How Can You Treat A HIV Skin Rash?

Written by Swathi E , Certified Skin Care Coach

Skin changes are common in people who are HIV-positive, and rashes are one of them. A rash can be an early symptom of HIV. It is also a common reaction to HIV medications. Though it goes away within some days, it can sometimes recur and even prove fatal. Early testing and timely treatment are effective ways to stop the progress of an HIV rash.

In this article, we discuss the causes of HIV rash and the treatment options available. You will also find out why these rashes can be life-threatening. Keep reading to know more

What Is HIV Rash?

HIV infection involves changes in the immune system that trigger various skin reactions, leading to skin rashes. Dr. Kire Stojkovski, a practicing medical doctor, says, “HIV rash is a type of skin infection which appears a few weeks after a person is infected with HIV.” HIV rash is of different types and can develop on any part of the body, including the face, abdomen, arms, or legs.

Often these rashes could be mistaken for a symptom of another infection. So, it is better to know about HIV rash to identify it. Read on to learn more about it.

What Does HIV Rash Look Like?

HIV rash can be reddish, blemished, itchy, or painful. In the early stages of infection, the rash looks flushed, discolored, and reddish with flat blemishes and does not itch. It usually appears as a flat red area covered with small bumps.

HIV rash can be an early symptom of the infection and may be accompanied by other symptoms. Keep reading to find out more.

Symptoms Of HIV Rash

If you have a rash and suspect an HIV infection, look out for the following symptoms (1):

  •  Night sweats
  •  Fever
  •  Chills
  •  Muscle aches
  •  Fatigue
  •  Sore throat
  •  Swollen lymph nodes
  •  Mouth ulcers

These symptoms may last for a few days or several weeks (1).

However, these symptoms can also be of other infections or side effects of certain medications. So, it is important to consult a doctor for a proper diagnosis.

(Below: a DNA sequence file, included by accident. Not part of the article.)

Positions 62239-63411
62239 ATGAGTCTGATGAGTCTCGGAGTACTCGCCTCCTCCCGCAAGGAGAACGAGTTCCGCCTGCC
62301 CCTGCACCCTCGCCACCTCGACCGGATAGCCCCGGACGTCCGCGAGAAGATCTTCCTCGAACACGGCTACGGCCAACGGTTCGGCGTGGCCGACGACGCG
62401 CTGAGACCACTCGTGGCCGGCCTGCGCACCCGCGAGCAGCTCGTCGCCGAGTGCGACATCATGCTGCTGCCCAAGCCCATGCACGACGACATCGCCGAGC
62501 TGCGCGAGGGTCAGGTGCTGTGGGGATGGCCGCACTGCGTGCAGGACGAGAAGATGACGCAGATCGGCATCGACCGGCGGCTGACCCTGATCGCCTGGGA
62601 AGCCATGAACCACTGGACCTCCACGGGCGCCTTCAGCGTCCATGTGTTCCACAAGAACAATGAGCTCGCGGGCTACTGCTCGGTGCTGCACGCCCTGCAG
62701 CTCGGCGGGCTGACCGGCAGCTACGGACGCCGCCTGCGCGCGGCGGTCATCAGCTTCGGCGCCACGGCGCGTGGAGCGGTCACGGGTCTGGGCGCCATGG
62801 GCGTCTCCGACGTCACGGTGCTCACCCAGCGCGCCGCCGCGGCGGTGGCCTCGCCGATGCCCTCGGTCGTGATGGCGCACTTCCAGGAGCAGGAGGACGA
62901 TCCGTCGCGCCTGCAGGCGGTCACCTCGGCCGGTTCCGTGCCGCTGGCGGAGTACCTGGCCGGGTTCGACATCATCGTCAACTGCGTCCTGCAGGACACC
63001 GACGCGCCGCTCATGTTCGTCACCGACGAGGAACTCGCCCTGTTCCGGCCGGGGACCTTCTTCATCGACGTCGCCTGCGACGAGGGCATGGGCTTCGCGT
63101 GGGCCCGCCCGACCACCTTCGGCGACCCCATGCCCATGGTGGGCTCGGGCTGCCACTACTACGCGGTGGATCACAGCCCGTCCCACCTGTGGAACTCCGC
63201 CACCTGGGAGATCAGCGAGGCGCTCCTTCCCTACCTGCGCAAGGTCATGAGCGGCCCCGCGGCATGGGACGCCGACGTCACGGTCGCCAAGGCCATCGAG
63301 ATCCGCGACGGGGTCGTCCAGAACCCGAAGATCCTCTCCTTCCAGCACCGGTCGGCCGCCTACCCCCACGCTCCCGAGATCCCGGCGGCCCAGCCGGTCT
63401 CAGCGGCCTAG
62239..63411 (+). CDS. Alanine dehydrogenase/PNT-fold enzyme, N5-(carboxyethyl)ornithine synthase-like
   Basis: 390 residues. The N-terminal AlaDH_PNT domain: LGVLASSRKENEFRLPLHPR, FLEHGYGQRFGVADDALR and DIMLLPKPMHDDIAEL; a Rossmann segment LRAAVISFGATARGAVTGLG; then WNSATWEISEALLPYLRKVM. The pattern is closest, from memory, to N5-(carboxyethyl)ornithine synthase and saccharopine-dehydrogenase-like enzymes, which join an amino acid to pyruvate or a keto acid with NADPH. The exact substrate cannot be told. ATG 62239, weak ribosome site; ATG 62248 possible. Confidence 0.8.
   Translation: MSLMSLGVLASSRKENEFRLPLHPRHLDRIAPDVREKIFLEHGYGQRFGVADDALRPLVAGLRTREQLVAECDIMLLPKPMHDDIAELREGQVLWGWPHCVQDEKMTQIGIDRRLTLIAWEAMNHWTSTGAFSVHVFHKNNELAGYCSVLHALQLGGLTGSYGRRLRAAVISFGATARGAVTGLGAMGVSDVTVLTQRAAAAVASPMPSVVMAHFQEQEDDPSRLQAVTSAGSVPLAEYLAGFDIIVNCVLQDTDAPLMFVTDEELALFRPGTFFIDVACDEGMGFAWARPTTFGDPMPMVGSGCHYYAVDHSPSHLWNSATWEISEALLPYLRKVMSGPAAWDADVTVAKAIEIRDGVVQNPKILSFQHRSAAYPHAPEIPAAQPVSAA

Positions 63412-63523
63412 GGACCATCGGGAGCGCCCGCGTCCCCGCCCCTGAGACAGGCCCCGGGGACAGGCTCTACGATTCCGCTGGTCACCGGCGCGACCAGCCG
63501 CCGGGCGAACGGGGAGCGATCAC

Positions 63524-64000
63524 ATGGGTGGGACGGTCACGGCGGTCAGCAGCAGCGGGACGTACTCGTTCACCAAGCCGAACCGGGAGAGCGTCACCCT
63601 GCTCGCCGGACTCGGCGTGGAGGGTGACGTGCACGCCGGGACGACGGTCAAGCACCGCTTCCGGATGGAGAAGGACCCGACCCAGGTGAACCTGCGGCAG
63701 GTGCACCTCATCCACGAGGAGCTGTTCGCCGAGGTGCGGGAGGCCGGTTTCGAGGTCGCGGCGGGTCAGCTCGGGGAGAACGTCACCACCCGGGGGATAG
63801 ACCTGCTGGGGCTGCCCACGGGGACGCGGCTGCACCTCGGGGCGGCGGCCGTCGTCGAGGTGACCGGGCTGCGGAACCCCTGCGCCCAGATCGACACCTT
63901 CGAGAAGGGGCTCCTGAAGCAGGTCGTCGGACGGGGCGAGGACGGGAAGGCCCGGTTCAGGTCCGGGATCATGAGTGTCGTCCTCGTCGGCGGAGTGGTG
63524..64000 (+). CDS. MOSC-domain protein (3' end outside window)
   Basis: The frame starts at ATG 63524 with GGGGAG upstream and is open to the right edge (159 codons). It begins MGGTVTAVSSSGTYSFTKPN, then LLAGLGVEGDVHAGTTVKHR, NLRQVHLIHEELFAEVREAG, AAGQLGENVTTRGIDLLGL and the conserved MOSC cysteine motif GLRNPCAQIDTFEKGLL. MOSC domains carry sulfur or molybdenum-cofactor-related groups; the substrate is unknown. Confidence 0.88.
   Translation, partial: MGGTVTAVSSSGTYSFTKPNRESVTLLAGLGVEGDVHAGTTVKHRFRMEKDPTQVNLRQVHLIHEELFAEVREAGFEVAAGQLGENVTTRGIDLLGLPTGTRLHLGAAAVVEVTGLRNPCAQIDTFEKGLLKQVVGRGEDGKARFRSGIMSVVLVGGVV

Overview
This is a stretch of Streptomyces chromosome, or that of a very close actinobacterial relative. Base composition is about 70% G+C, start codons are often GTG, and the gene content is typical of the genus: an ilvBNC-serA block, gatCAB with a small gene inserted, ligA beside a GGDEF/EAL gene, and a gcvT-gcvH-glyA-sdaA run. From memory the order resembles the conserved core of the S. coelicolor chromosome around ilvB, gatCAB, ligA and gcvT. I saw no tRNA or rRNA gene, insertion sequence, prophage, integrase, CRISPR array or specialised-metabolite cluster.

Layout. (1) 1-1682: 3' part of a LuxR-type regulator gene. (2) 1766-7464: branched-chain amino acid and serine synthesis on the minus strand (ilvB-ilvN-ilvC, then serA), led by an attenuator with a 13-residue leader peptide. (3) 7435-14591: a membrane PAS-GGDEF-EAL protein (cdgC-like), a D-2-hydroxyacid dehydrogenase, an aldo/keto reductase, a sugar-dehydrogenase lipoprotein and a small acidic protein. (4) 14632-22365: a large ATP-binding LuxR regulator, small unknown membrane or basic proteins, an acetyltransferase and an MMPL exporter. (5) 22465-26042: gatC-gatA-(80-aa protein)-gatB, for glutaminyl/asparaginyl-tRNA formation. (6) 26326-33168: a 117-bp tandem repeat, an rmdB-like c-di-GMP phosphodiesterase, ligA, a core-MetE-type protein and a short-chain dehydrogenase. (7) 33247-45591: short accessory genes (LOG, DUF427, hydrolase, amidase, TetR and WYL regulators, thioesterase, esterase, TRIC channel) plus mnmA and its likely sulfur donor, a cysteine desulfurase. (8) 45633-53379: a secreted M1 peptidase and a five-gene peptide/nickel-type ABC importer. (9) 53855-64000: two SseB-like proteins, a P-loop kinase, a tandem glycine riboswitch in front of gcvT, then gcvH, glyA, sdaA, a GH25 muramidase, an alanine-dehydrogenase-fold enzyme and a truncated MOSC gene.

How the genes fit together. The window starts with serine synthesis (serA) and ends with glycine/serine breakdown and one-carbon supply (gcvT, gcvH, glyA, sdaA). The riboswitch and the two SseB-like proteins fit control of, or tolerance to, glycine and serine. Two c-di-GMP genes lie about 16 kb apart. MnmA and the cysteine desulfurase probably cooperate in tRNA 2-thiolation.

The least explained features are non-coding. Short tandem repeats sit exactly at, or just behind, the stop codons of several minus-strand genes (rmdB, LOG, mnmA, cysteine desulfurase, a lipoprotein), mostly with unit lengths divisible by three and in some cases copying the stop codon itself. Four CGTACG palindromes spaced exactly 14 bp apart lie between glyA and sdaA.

Read on to learn more about the types and causes of HIV rash.

Causes Of HIV Skin Rash

The main causes for HIV skin rash are:

  •  Acute HIV Infection: A rash is one of the symptoms during the early stages of infection. It usually goes away as the immune system produces antibodies. However, if the person is not taking proper medications, it may recur due to a weakened immune system (2).
  •  HIV Medicines: Dr. Stojkovski says, “The HIV rash may be due to side effects of using antiretroviral drugs (ARVs). The drugs that treat HIV infection may cause hypersensitivity. Earlier, around 50% of people taking HIV therapy used to get rashes (3). These rashes go away in several days without treatment. But, you may need to consult your doctor to know if it is necessary to switch to another medicine.”
  •  Other Infections: HIV weakens your immune system, leading to a higher risk of fungal and viral infections, which cause rashes. These infections may involve chronic skin conditions like psoriasis, dermatitis, tinea, eczema, or herpes (4).

There are several treatment options available for HIV rash. Learn more about them in the next section.

HIV Rash – Treatment Options

Skin issues that develop due to HIV can be treated. A doctor can prescribe you medicines based on the cause of the rash. Over-the-counter drugs such as hydrocortisone cream or Benadryl may help reduce itching and rash size. If you have more serious symptoms, consult a healthcare professional immediately.

You may also need to make some lifestyle changes to alleviate the symptoms. For example, Dr. Stojkovski says, “Avoiding excess sunlight can help reduce the rash. Heat tends to make the condition worse. Therefore, avoid exposing oneself to heat.” Hot showers and baths can also make the rash worse.